This investigation analyses whether soil nematode diversity is correlated with soil functional parameters to serve as bioindicator of soil functioning. The analysis focuses on the interrelations of nematofauna, microflora, and soil nitrogen pools. The sites studied represent six major European grassland types: Northern tundra, atlantic heath, wet grassland, seminatural temperate grassland, East European steppe, and mediterranean garigue. Continental and local climate gradients were combined to a wide and continuous range of microclimate conditions. Nematode richness, as indicated by the number of genera, was highest under temperate conditions and declined towards the climatic extremes. Differences in richness affected all nematode feeding types proportionally. Nematode richness was the only parameter among a range of 15 alternatives tested that exhibited consistent correlations with mass and activity parameters of both nematofauna and microflora in the mineral grassland soils (garigue, wet grassland, seminatural grassland, steppe). In the same soils, the nematode Maturity Index was the best indicator of nitrogen status. We conclude that a high nematode richness can generally be seen as a good indicator of an active nematofauna and microflora in mineral grassland soils, and hence as an indicator of the decomposition function. The prospects of exploiting nematode diversity as an indicator of soil functioning are critically discussed.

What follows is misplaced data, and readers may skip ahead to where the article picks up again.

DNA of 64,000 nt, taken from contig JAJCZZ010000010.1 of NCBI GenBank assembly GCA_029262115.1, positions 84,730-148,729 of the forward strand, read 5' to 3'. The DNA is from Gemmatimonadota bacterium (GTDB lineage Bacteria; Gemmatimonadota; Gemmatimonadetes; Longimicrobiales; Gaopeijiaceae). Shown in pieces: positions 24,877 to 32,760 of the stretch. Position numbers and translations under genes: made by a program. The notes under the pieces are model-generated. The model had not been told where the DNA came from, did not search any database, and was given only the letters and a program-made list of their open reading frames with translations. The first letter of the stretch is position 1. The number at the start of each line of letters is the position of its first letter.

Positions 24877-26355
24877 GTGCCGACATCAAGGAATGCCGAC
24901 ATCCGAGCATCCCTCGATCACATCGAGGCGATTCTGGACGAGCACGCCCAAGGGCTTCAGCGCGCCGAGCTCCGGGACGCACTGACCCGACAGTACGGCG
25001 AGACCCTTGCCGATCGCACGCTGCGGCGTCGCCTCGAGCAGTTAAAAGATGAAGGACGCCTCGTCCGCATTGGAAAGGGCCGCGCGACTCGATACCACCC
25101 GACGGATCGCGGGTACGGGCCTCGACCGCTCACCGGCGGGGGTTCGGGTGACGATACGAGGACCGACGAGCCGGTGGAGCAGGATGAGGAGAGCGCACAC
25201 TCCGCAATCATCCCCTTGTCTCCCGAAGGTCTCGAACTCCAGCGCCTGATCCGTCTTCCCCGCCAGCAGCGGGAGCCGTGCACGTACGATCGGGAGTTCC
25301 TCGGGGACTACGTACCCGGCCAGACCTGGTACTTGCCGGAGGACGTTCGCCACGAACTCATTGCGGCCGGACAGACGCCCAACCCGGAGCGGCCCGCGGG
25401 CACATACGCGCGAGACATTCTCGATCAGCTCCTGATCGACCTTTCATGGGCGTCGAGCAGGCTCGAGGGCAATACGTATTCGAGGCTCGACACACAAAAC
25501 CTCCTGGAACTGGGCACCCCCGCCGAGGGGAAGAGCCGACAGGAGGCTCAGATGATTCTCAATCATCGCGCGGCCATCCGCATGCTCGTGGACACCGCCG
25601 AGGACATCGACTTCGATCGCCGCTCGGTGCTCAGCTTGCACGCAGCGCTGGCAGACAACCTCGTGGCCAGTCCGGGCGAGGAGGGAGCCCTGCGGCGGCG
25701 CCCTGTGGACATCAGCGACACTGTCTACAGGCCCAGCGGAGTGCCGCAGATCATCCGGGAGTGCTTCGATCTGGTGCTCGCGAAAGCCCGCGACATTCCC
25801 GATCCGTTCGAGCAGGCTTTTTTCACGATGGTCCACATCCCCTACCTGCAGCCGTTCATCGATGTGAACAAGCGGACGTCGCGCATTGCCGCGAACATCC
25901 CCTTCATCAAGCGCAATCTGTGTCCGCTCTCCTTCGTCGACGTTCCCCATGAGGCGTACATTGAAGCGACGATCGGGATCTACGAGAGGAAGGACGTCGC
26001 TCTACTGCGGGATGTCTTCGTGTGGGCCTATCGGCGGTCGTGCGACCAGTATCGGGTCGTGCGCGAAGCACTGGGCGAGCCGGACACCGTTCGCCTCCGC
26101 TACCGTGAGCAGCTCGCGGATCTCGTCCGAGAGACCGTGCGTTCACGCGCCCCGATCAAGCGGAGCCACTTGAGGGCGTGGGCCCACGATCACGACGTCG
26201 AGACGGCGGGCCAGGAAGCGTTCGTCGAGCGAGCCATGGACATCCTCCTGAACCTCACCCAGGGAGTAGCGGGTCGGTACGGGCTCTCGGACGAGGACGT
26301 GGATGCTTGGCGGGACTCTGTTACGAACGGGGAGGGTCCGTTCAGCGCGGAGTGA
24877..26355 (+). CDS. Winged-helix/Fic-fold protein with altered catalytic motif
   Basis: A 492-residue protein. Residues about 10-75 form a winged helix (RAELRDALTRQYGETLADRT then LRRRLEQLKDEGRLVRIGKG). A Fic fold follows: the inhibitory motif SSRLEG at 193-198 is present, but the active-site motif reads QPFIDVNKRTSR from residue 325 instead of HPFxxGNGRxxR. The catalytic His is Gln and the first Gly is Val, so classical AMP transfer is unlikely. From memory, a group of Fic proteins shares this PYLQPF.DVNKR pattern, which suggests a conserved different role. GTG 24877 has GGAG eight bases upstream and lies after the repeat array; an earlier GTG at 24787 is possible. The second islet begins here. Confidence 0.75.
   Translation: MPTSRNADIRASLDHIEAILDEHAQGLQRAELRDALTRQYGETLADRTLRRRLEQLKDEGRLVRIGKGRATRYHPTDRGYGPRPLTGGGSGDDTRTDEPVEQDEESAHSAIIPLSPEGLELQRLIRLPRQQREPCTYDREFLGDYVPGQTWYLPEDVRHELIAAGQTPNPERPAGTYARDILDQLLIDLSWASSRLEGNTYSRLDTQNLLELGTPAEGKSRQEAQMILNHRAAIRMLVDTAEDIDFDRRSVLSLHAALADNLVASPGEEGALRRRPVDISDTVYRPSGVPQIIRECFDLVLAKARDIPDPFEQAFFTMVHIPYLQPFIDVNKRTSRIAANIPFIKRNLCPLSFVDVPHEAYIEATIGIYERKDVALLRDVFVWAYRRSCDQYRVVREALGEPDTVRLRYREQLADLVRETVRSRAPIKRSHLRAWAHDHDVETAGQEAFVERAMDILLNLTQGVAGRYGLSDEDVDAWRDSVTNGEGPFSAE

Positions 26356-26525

- Diversity-function relationship
- Soil nitrogen
ASJC Scopus subject areas
- Soil Science
- Insect Science